Updated: As Hurricane Sandy swept north and toward landfall, data centers from Florida to Boston and further north did their things to prepare.
Verizon’s Terremark unit went on high alert last week as Sandy approached Terremark’s Miami-area sites. Then it replicated the process for its major facilities in Culpepper, Va., and the New York area, said spokesman Xavier Gonzalez.
Sandy is bringing wind gusts of up to 70 miles per hour in New Jersey, and the related storm surge could reach record levels of between 6 and 11 feet.
“From our perspective, this is part of doing business — we build data centers with these situations in mind. And from the cloud computing perspective, people have to remember that the cloud lives in data centers,” said Gonzalez. (Verizon is posting regular Sandy updates here.)
Update: Internap likewise started ticking off checklist items early, initiating its Emergency Action Plan for New York and Boston data centers late last week.
These plans — which are customized for each data center — call for testing out emergency systems, topping off fuel supplies and ensuring food and water availability for on-site personnel for the storm’s duration, said Bill Brown, VP of data center operations via email.
“Each facility has enough fuel to run on generators for multiple days and we have already engaged our fuel suppliers for on-call assistance, if needed. We also added more engineers and technical support staff at each data center for the duration of the storm to monitor and ensure infrastructure availability and provide ‘remote hands service’ for customers so they do not have to travel to the data center.”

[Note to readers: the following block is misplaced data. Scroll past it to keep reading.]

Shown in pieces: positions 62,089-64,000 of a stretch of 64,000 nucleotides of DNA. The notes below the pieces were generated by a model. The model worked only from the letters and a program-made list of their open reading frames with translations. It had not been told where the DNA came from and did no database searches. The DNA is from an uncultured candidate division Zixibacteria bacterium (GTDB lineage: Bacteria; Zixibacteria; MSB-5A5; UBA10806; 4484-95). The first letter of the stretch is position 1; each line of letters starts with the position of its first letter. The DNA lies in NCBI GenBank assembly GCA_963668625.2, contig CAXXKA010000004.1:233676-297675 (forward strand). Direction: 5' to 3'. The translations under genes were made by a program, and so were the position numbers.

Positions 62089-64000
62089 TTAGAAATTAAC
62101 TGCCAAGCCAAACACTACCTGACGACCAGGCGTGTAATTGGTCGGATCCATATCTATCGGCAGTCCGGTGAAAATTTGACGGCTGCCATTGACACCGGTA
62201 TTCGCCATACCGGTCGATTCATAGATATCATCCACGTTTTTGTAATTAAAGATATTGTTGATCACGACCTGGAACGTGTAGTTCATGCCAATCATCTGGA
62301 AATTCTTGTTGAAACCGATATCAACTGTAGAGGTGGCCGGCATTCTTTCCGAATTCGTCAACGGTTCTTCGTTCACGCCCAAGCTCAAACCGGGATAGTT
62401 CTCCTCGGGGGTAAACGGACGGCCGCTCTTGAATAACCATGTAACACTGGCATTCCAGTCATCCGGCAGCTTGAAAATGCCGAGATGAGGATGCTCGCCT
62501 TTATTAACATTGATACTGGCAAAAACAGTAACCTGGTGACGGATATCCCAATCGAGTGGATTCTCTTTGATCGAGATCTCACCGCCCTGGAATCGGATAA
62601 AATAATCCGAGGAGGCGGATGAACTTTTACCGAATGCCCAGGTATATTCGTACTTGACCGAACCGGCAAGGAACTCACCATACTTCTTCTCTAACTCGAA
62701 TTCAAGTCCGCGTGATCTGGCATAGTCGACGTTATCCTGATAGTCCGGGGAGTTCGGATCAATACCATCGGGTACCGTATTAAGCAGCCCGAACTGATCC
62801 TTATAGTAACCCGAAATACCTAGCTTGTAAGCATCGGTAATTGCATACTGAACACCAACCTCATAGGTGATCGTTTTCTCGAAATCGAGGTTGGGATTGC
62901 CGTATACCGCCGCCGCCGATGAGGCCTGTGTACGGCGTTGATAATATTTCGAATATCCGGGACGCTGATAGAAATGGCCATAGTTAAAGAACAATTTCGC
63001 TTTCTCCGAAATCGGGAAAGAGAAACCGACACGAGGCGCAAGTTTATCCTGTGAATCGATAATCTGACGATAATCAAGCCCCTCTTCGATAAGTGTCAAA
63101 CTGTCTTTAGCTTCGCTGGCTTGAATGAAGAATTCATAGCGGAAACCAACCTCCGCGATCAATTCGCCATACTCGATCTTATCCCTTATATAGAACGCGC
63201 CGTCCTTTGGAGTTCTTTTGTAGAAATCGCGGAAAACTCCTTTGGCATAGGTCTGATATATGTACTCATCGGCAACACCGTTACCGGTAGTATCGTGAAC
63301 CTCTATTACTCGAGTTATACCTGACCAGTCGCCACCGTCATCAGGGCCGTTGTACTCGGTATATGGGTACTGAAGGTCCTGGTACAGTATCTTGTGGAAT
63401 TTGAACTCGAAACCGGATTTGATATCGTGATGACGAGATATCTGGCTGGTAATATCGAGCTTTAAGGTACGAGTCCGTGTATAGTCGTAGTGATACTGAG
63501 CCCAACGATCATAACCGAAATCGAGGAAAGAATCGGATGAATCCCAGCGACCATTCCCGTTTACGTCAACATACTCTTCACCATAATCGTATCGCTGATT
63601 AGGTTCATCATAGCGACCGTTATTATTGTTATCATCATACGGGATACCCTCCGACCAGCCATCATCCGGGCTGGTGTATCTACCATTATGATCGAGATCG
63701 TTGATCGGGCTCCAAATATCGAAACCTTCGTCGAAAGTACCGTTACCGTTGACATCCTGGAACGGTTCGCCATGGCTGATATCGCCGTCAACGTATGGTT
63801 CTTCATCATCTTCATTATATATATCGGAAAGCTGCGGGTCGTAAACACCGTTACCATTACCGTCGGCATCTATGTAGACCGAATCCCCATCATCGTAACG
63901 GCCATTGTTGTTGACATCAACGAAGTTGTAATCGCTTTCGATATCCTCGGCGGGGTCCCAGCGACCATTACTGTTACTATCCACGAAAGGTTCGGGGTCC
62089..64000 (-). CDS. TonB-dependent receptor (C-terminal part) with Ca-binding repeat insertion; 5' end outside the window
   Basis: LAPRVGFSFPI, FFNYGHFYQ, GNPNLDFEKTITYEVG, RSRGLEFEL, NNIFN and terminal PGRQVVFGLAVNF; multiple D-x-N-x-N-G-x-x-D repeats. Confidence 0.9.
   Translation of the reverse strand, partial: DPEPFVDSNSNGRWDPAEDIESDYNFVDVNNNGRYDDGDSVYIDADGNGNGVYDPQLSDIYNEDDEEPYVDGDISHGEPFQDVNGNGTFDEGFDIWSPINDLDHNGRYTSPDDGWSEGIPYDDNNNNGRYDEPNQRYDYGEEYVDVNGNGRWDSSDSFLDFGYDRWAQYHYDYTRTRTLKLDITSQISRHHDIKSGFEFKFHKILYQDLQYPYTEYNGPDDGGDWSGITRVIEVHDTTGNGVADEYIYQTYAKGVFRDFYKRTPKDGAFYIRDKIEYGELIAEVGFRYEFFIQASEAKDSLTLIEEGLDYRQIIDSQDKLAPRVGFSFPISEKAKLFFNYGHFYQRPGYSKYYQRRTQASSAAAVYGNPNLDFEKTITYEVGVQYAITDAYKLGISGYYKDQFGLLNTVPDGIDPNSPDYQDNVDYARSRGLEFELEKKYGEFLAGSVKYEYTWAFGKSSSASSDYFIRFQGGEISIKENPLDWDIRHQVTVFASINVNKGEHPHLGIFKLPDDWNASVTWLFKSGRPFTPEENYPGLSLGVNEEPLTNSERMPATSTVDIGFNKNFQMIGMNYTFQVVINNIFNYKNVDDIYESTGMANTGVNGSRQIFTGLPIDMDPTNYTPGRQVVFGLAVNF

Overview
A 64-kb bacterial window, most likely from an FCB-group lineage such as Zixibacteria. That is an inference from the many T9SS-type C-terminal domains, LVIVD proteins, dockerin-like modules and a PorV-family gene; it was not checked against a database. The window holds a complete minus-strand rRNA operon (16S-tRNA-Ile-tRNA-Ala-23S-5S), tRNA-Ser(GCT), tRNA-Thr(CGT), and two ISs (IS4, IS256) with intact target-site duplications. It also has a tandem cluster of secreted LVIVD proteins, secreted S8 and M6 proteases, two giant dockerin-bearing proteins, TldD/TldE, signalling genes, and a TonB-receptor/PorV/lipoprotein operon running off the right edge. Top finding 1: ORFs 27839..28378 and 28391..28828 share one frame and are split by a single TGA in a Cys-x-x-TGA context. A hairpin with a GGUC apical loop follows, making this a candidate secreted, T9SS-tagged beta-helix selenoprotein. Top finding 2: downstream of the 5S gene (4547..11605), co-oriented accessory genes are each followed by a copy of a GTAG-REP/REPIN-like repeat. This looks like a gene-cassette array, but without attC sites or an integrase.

Keeping an eye on Amazon US-East
Given several highly publicized Amazon outages over the past year, many will be watching Amazon Web Services’ US-East data center complex in Ashburn, Va. Last June, severe thunderstorms kicked off a chain reaction that led to a major outage there, ultimately impacting Netflix and other large AWS customers. Amazon US-1 suffered a non-weather-related event last week, as well.
Update: Heroku is keeping a watchful eye on AWS US-East, according to a post to its status page late Monday night.
Cloud storage provider Nirvanix said Monday it will enable customers using its New Jersey Node 4 data center to move their data to other locations in its cloud storage network — either temporarily or permanently — at no charge.
The key to data centers surviving a major natural event is not to wait until the last minute to prepare, said Shannon Snowden, a data center professional who is now senior technical marketing architect for Zerto, a company with technology that helps companies move and failover their mission critical applications.
Word to the wise: prepare, prepare, prepare
“You can’t wait ’til folks’ hair is on fire to plan these things,” he said. “What you should be doing from the data center perspective is [always] make sure the power has been tested, that you can fail over to generators, that those those generators are tested to make sure they’re functional and that they have enough fuel,” he said.
And, it’s critical to make sure that disaster recovery and secondary sites are able to ramp up when needed. “These places are typically sleepy little sites, quiet and dark most of the time with skeleton crews. You need a staffing plan to go from sleepy to all hands on deck,” he said.
The real worry with hurricane type events is not so much the wind, which any self-respecting data center can withstand, but flooding, which can cause huge problems. For that reason, drainage and landscaping are critical.